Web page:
Eastern world has enormously contributed to the world of fighting sports with its cultural richness of various martial arts. Chinese and Japanese variants of martial arts like Karate, Judo and Kung-Fu are being practiced by many nations across the world. In spite of its rich history, the Korean martial arts like Taekkyeon or Gwonbeop were endangered upon the dawn of the Confucianism era.
By the midst of the 19th century, when Japan left Korea after losing the war, the nine original Kwans were granted freedom to further improve their studies in the Korean Martial Arts. General Choi Hong Hi of South Korea expressed enormous interest in reviving it by incorporating them in the standard military practices. Over the time, he coined the term Taekwondo for modern usage and founded his own international body of organization called the International Taekwondo Federation (ITF).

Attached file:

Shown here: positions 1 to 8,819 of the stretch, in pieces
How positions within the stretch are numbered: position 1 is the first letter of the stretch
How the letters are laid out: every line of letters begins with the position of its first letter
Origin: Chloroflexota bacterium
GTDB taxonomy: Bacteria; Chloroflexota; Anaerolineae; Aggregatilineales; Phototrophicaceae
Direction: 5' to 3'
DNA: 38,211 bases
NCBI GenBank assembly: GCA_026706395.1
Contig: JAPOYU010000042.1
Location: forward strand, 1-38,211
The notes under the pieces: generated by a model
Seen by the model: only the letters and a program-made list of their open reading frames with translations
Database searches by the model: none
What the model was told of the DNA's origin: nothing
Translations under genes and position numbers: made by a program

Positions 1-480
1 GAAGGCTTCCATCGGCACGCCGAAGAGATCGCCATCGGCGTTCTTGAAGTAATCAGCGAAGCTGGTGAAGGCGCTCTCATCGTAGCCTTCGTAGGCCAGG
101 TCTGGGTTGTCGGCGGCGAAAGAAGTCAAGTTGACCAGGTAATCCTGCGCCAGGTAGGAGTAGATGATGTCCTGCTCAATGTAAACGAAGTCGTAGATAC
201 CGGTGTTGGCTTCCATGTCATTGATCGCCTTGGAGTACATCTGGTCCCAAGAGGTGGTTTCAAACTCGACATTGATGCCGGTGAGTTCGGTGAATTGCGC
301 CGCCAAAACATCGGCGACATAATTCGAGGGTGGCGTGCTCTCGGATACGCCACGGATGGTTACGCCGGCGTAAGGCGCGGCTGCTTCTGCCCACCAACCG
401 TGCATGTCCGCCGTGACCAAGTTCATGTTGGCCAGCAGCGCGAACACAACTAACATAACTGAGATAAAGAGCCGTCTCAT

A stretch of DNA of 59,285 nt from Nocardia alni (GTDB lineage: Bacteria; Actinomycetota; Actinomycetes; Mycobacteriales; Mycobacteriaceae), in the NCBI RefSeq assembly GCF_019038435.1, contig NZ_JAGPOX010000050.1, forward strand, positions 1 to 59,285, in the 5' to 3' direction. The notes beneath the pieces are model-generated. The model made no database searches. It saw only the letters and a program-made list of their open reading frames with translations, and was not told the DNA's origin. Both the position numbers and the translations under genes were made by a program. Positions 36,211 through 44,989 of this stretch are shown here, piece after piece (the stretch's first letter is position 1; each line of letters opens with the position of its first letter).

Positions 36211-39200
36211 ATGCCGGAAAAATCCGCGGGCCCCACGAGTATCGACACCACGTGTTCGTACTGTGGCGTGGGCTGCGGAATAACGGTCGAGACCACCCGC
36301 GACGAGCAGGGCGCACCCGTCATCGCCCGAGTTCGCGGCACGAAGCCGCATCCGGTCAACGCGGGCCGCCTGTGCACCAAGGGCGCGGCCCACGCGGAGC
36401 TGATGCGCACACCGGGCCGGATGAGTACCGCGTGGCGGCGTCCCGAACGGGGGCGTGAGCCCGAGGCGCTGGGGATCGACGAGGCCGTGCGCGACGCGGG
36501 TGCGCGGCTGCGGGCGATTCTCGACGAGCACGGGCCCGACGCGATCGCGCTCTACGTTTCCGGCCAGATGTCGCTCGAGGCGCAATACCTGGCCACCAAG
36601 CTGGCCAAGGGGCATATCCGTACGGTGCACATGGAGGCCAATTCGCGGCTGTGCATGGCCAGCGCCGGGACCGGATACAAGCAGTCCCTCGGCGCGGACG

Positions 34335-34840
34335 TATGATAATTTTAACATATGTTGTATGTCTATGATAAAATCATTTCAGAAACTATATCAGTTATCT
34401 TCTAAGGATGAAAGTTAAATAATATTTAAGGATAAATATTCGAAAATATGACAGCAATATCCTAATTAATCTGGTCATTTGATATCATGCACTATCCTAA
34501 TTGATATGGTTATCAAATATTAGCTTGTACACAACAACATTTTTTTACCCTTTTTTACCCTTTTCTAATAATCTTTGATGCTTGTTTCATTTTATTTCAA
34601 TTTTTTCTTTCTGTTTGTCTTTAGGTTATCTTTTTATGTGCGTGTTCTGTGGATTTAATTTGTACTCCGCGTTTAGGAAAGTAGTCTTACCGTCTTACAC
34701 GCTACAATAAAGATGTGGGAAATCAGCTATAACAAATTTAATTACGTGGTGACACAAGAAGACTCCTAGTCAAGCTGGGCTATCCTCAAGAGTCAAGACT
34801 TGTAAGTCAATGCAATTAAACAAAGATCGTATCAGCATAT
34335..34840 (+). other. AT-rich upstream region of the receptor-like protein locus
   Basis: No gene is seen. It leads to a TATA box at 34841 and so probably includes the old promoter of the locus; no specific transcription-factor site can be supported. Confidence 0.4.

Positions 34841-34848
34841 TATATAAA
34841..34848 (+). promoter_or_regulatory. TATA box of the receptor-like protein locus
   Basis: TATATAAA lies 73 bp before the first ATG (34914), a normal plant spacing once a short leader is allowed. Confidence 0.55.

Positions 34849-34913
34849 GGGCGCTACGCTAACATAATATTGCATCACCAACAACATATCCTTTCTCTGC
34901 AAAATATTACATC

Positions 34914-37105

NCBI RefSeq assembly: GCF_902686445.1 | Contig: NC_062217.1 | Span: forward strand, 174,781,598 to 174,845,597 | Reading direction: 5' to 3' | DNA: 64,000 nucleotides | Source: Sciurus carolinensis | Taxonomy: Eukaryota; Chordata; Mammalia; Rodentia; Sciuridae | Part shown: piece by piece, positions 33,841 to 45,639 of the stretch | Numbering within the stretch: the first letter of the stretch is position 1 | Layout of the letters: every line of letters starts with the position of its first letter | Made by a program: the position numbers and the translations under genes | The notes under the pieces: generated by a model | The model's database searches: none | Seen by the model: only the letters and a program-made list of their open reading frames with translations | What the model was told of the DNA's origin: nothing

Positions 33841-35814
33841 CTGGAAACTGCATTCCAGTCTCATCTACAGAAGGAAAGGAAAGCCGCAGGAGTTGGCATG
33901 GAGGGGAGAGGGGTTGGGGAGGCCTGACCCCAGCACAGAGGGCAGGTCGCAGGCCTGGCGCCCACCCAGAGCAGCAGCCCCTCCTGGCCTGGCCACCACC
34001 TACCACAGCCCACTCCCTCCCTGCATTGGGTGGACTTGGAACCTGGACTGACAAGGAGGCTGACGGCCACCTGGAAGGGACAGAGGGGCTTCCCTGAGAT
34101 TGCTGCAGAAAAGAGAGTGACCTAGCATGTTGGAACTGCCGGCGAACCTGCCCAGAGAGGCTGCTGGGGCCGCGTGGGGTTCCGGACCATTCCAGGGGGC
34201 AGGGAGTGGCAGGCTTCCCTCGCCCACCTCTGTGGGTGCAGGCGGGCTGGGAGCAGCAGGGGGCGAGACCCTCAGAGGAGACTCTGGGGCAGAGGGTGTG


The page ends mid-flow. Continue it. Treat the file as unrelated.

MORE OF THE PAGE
Speed is more important than mass
When Taekwondo was being practiced in the Kwans, it was being developed as anonymous martial arts that unified the Okinawan or Shotokan Karate along with the studied moves of ancient Taekkyeon. The unarmed methods of Gwonbeop served a big inspiration that eventually caused Taekwondo itself to be entirely unarmed. It was ultimately composed of high flying kick attacks and maneuvers.
General Hong had been conducting research on the laws of Physics to help improve the techniques used in Taekwondo. He discovered that the effect of a move depends mainly on the speed at which it is impacted rather than the mass involved in the impact.This observation led Taekwondo to become a blazing sport that involved agile fighters who delivered twirling kicks and stunning knock-outs.